Vodafone Australia is using a dating app as the premise for its latest television advert, promoting its flexible mobile phone contracts with an upbeat video clip.
A 15-second spot shows an elderly woman using her phone and reacting to something not initially visible to the audience. It is later revealed that she is swiping through an unbranded dating app, and that she had liked a profile on the screen.
The voiceover says: “That feeling right there. That’s why our no lock-in contracts exist. Get that feeling!”
The advert suggests that Vodafone customers will have the same positive emotions as the pensioner by having the freedom to change their contract whenever they want.
The variable reward mechanic shown is often the target of criticism, however. Some commentators claim apps are deliberately made addictive to keep engagement rates high.
Neuroscientist Dr. Michael Merzenich told GDI in February: “When a person starts to swipe through potential matches on a dating app, the brain automatically starts to anticipate the excitement and reward of a date, and it releases dopamine.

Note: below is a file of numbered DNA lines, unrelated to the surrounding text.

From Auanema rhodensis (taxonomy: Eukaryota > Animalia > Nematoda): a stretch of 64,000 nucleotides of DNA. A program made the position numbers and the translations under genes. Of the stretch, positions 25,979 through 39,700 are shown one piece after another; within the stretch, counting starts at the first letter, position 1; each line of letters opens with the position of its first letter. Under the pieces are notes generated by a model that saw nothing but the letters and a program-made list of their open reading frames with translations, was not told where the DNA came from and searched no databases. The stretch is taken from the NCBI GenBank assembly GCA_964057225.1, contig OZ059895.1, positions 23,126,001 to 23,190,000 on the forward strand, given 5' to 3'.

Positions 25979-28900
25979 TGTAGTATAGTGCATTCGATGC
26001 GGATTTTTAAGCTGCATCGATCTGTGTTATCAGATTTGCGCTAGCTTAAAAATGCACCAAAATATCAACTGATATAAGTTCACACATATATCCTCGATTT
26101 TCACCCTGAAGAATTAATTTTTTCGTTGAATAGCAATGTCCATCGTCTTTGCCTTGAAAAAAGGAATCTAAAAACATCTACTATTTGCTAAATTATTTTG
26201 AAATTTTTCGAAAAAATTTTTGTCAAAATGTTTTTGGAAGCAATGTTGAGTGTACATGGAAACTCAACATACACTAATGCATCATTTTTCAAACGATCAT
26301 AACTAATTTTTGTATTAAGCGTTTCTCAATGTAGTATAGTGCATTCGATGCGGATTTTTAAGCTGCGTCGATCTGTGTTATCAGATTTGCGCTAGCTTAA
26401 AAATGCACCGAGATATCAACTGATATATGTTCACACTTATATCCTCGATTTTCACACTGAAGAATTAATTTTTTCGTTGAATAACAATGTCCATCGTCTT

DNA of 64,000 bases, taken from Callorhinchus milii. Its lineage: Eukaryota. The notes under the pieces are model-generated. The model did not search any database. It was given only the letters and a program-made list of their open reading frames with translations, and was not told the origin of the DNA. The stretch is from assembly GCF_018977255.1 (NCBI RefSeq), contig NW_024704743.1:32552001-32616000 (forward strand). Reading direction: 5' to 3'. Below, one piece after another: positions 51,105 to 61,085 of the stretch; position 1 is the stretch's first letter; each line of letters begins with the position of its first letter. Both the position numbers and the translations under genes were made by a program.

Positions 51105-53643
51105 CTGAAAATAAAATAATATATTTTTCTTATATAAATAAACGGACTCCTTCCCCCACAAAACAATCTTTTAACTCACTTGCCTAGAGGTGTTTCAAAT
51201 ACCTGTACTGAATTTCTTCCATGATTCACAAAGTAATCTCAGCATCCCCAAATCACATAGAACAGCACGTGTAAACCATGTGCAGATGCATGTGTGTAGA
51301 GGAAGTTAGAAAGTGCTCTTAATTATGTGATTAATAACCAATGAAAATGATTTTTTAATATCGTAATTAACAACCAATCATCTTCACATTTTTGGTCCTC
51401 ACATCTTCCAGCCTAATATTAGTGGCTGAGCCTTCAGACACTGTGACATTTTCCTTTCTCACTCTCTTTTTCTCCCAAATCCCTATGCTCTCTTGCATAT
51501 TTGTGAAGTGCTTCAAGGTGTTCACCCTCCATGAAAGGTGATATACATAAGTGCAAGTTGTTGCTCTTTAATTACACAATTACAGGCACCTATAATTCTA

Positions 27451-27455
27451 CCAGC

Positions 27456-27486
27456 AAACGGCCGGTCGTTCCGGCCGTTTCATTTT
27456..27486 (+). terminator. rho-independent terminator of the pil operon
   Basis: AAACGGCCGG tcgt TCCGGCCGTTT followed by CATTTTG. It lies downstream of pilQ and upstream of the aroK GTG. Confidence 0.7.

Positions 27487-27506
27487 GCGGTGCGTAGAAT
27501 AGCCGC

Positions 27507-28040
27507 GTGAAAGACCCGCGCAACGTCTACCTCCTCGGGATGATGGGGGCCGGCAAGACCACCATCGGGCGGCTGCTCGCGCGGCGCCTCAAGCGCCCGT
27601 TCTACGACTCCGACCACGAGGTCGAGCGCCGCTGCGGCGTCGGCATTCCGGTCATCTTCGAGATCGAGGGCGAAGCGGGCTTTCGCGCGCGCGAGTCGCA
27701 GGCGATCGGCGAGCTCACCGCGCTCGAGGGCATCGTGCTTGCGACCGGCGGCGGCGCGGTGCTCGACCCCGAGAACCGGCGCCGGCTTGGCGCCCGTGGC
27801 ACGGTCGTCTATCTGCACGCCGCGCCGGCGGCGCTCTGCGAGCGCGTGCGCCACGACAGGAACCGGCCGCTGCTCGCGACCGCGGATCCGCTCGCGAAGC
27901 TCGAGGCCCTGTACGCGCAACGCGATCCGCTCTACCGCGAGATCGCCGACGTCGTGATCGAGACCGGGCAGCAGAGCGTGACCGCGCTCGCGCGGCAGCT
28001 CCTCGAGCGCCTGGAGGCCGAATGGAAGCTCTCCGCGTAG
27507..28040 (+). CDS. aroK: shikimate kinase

“An interesting consequence of this is that browsing a dating app itself can become rewarding, without actually going on a date. That could become a problem, as people might over time substitute the virtual experience of browsing for dates for the real lived experience of going on a date.”
In 2016, Tinder used a senior woman to promote the news that it was available on Apple TV. The advert showed a grandchild who was impressed that her relative was swiping through men in their 20s.
Hinge’s first international marketing campaign, released this month, advances the idea it is “Designed to be Deleted” by killing an animated version of the app icon every time two users start a serious relationship.
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